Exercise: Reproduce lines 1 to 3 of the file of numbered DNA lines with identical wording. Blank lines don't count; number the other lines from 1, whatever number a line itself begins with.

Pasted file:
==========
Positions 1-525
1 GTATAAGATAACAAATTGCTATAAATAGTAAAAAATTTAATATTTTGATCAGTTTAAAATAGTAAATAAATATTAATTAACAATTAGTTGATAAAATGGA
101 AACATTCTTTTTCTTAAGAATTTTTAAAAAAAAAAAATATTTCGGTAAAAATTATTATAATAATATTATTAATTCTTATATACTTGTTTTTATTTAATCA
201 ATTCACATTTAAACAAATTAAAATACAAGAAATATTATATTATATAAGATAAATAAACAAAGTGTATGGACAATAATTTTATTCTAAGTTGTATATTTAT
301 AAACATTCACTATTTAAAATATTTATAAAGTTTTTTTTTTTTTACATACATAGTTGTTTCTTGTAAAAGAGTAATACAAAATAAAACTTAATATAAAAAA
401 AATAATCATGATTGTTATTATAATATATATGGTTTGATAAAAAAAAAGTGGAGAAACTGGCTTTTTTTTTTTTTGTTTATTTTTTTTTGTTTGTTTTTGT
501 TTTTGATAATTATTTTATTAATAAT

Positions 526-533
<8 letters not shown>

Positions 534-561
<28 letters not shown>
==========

Positions 1-525
1 GTATAAGATAACAAATTGCTATAAATAGTAAAAAATTTAATATTTTGATCAGTTTAAAATAGTAAATAAATATTAATTAACAATTAGTTGATAAAATGGA
101 AACATTCTTTTTCTTAAGAATTTTTAAAAAAAAAAAATATTTCGGTAAAAATTATTATAATAATATTATTAATTCTTATATACTTGTTTTTATTTAATCA